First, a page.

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Location: Utah
Joined: 02/24/2003
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Yellowstone Wolf Experiment Out of Control

Give me a break. Wolves have been in North American for centuries and the elk and deer have all survived just fine. They don't do near the damage humans do I'll tell you that right now. I think wolves are a part of nature and who are we to decide they no longer have a place there. Nature has its own balance. Furthermore I do believe that people are overexaggerating the effects the wolves are having in Yellowstone. I was in Yellowstone last summer and saw plenty of elk. Didn't see any wolves chasing them around.

With that being said the wolves do need to be regulated. If studies do in fact show that they are having a significant impact on other species I would be angry if they didn't issue tags and a hunting season the control the population. If a livestock owner sees a wolf endangering his property I think he should have every right to shoot it. My point is there has to be a middle ground. I just will never believe we have the right to wipe a species off the face of the earth. If its wolf habitat they should be there and regulated like any other animal.

expatriate's picture
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Yellowstone Wolf Experiment Out of Control

Ditto. I don't doubt that numbers have dropped since wolves were introduced. But then again, I suspect that Yellowstone's wildlife populations were unnaturally high in the first place because they had absolutely nothing to keep them in balance.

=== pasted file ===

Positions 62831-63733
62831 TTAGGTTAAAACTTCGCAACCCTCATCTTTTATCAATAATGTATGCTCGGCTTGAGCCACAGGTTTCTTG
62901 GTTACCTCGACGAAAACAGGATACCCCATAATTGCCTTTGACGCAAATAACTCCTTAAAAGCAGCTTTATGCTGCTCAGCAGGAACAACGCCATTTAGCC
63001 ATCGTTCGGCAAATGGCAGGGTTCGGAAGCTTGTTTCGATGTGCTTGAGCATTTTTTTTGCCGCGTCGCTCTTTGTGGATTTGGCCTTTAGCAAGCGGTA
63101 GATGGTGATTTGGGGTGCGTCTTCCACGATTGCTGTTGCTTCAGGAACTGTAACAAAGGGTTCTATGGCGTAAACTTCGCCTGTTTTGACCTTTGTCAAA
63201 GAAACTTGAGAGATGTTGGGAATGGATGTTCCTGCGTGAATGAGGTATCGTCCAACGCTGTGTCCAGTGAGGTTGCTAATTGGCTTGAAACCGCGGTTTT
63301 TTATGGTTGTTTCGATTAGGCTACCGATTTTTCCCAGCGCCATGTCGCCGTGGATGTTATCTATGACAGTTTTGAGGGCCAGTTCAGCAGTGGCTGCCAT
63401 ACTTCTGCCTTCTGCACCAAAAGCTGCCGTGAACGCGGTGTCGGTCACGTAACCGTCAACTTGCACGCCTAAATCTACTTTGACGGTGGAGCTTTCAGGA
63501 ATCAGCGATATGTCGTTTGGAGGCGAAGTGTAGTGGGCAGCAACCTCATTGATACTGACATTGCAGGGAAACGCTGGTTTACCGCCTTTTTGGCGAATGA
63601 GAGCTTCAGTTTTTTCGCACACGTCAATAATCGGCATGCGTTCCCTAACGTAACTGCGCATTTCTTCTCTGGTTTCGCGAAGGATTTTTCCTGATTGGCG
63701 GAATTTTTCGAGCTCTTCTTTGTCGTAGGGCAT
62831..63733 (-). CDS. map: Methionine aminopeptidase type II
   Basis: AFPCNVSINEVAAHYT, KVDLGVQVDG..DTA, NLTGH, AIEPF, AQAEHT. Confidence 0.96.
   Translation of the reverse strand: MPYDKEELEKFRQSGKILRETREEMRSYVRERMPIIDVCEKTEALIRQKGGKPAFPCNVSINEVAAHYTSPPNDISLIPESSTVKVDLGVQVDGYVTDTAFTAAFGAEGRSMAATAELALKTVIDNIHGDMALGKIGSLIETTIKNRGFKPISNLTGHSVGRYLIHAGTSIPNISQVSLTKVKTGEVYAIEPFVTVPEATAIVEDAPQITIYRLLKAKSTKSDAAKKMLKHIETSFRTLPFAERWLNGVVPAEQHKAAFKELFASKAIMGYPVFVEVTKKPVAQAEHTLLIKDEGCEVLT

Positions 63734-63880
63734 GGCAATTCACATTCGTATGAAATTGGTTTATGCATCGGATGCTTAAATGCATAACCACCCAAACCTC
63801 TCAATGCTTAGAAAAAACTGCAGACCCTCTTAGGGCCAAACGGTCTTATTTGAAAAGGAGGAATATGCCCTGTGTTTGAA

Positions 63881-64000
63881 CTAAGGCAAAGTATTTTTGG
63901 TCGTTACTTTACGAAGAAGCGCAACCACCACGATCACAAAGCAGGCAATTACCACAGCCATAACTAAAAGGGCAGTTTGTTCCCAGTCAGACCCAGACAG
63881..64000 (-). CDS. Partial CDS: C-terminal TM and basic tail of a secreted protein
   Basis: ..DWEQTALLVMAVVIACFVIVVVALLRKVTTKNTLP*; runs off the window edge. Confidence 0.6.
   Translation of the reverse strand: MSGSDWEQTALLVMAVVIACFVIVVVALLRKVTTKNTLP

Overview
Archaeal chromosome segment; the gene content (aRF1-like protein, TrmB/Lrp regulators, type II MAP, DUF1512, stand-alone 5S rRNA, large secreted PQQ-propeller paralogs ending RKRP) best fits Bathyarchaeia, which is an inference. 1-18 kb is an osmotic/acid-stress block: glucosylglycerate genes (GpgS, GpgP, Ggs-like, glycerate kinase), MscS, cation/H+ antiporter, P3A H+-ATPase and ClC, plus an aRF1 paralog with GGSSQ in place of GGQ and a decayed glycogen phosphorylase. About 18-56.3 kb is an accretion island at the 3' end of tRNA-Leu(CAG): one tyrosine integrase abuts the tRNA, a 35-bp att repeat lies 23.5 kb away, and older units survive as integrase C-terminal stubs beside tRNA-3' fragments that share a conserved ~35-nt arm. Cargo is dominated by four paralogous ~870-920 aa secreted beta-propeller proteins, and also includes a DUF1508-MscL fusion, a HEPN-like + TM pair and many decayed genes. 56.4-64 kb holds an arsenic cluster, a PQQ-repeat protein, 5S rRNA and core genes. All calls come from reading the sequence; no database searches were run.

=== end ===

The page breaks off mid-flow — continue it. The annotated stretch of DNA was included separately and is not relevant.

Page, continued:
Given that environment, I don't doubt that introduced wolves would reproduce rapidly amid the Yellowstone smorgasbord. Yet as you pointed out, nature has a way of keeping things balanced. If herd numbers drop too far, wolf populations will collapse from lack of prey. If humanity eats all the fish in the sea, we'll just switch to something else. Wolves don't have that luxury, and I challenge anyone to present a case where one native species (man excluded) caused the extinction of another. And yes, wolves count as native because they lived in Yellowstone for eons until recent history.

Lewis and Clark reported an amazing abundance of wildlife throughout the West at a time when wolves were numerous and unrestrained. I empathize with the ranchers and agree that wolves attacking livestock deserve a bullet. But I don't for a minute buy the idea that wolves will wipe out wildlife in Yellowstone.

Perhaps the bigger problem is what the wolf population is going to do when nature's pendulum swings the other way and they don't have enough wildlife to support their numbers anymore. Aside from ranchers outside the park, there's campers and hikers inside Yellowstone, too. I'm not suggesting human predation, but you might see more incidents as wolves go after human food sources.

[ This Message was edited by: expatriate on 2003-03-12 22:36 ]

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Yellowstone Wolf Experiment Out of Control

Quote:


Getting all of your information from the government is a good way to get biased data...

That is true; however I posted it simply to show that there is a dramatically different view than what the original opinion piece states as fact.

Another example that you don't hear about much when debating wolves is cougars. In most western states and Candian provinces cougars have active populations, CO is estimated at around 3000 cats (10 times larger than the wolf head count mentioned above) and these are "government numbers", so using the logic mentioned above, it is probably considerably higher.

Cougars munch on deer at rates at least equal to the consumption of wolves from what I have read, yet few claim that we should wipe out the cougars because they put to great a load on the game populations. I don't understand why wolves cause such a fuss (even at the relatively tiny numbers mentioned above) when cougars have shown that it is possible to have big prey, big predators, and people coexist.